By Balaji TS, Global solutions and portfolio head – network services, Tech Mahindra

WebRTC (Web Realtime Communications) is a disruptive technology with the potential to transform the communications industry by enabling peer-to-peer video, audio and data communication between two web browsers without the need for downloads or plugins.

It combines a powerful set of communications tools with a large base of application developers and internet-enabled devices and, in short, undermines the legacy business models of traditional communications service providers (CSPs) by ‘uncoupling’ the service from the network and embedding real-time communications capabilities into the web browser.

The business opportunities around WebRTC are huge. It already has the backing of Google (which is pushing to add WebRTC to Android WebView), Mozilla and Opera, and powers the widely used WhatsApp audio calls, Google Hangout and Facebook Messenger.

Additionally, because it works on standard devices such as PC/Macs, smartphones and tablets, the existing user base is already large. According to a report from Analysys Mason, over 1 billion devices are already supported by WebRTC – a number which is expected to reach 7 billion by 2020.

At this point, we could expect to see 3.9 billion smartphones, 900 million tablets and 2.1 billion computers all with native WebRTC. In short, a lack of WebRTC-enabled devices would not be a barrier to adoption.

The benefits for Communications Service Providers

WebRTC supported services will usher in the next generation IT ecosystem of communications, applications, content and commerce, and some of the leaders in the WebRTC world are reporting significant traction. CSPs shouldn’t see WebRTC as a threat to existing revenue; if anything, it could improve margins on existing services as well as introduce new revenue streams.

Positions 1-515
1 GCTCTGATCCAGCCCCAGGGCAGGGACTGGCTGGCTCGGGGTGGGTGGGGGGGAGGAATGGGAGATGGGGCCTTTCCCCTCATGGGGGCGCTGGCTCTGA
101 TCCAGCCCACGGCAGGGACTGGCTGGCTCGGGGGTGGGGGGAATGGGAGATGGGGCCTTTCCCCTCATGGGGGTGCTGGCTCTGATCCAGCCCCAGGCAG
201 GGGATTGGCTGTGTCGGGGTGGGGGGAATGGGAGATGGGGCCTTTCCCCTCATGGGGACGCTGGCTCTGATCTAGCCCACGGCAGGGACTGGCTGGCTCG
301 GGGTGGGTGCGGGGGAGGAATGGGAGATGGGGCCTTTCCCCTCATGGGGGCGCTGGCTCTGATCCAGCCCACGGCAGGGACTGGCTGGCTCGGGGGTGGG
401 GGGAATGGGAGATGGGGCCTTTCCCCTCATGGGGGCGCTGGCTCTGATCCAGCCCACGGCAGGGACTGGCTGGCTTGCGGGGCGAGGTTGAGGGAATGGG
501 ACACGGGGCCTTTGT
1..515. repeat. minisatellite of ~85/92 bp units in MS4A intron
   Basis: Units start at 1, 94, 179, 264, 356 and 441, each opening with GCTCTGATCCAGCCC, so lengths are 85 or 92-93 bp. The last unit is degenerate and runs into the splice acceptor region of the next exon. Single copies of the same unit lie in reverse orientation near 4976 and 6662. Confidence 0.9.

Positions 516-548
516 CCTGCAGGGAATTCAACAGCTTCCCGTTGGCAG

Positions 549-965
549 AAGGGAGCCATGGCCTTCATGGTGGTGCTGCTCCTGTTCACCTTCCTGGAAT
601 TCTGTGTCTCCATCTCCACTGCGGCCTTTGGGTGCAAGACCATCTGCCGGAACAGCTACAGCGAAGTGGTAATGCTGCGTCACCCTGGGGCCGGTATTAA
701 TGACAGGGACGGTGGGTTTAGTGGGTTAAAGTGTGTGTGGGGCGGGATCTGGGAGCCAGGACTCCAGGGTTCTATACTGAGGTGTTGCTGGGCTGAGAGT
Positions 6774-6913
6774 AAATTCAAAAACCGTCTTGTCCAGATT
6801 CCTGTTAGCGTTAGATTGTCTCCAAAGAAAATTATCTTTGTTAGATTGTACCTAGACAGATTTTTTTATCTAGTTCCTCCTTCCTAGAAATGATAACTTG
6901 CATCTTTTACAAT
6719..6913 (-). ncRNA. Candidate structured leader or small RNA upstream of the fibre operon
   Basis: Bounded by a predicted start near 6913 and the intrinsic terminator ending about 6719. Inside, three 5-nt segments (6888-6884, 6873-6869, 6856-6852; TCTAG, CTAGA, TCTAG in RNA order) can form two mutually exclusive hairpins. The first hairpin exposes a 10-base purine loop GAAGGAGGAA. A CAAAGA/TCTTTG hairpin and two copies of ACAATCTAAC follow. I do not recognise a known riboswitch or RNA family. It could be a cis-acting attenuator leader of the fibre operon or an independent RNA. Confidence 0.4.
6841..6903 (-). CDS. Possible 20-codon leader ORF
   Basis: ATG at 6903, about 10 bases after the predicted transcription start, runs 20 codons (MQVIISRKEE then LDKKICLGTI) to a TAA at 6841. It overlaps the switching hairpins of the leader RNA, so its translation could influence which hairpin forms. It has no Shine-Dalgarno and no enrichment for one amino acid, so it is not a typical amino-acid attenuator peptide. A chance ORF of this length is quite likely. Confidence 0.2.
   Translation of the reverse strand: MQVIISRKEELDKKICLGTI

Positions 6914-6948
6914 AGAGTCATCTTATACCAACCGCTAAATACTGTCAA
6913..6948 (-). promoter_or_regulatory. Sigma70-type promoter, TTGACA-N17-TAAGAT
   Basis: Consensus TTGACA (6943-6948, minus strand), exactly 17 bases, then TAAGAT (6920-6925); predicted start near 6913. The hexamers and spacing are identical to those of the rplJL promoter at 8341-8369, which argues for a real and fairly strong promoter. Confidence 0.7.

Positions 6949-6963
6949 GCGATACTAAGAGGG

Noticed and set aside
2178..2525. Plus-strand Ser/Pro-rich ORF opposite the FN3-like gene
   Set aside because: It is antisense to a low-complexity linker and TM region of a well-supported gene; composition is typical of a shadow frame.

CSPs provide a number of enterprise-oriented services, including hosted unified communications, hosted call centres and conferencing – all of which could benefit from the introduction of WebRTC.

General purpose communications products have usually been good enough, but the addition of WebRTC makes optimised and customised offerings easier to achieve. If CSPs fail to customise their services to the needs of their users, it’s highly likely that new players and other competitors will leverage the technology to provide better collaboration tools at a lower cost.

Consumer-facing enterprises are a key audience for a WebRTC offering. Public-facing websites are a key target for CSPs as the protocols behind WebRTC allow businesses to enhance their sites with click-to-call capabilities where customers can immediately talk to a real person.

This is one of the reasons that one of the most popular use case for WebRTC at the moment is video-enabled contact centres.CSPs providing this contact centres as a hosted service could easily introduce video into their existing infrastructure.

Conferencing is another CSP offering that would benefit from WebRTC; web conferencing alone is a billion-dollar industry with a user base that just continues to grow.

WebRTC not only makes conferencing smoother, but also opens up a myriad of opportunities for creating new and innovative applications to enhance the meeting experience.

A high quality video or audio connection to a conference bridge is invaluable to end users and CSPs could easily take advantage of existing billing and support relationships with their customers, saving them from having to deal with multiple providers.

Planning for the future

For CSPs, extending services to include WebRTC has a number of benefits. Most importantly, it means they can remain relevant and compete against services that are available across a multitude of devices – WhatsApp is one such example.

Despite the significant potential offered by WebRTC, many CSPs have been slow in adopting it when they should be exploring how it can make their services more relevant. The key takeaway here is that if CSPs fail to engage with WebRTC opportunities, they risk losing their relevance and becoming obsolete in an era defined by voice and video communications.


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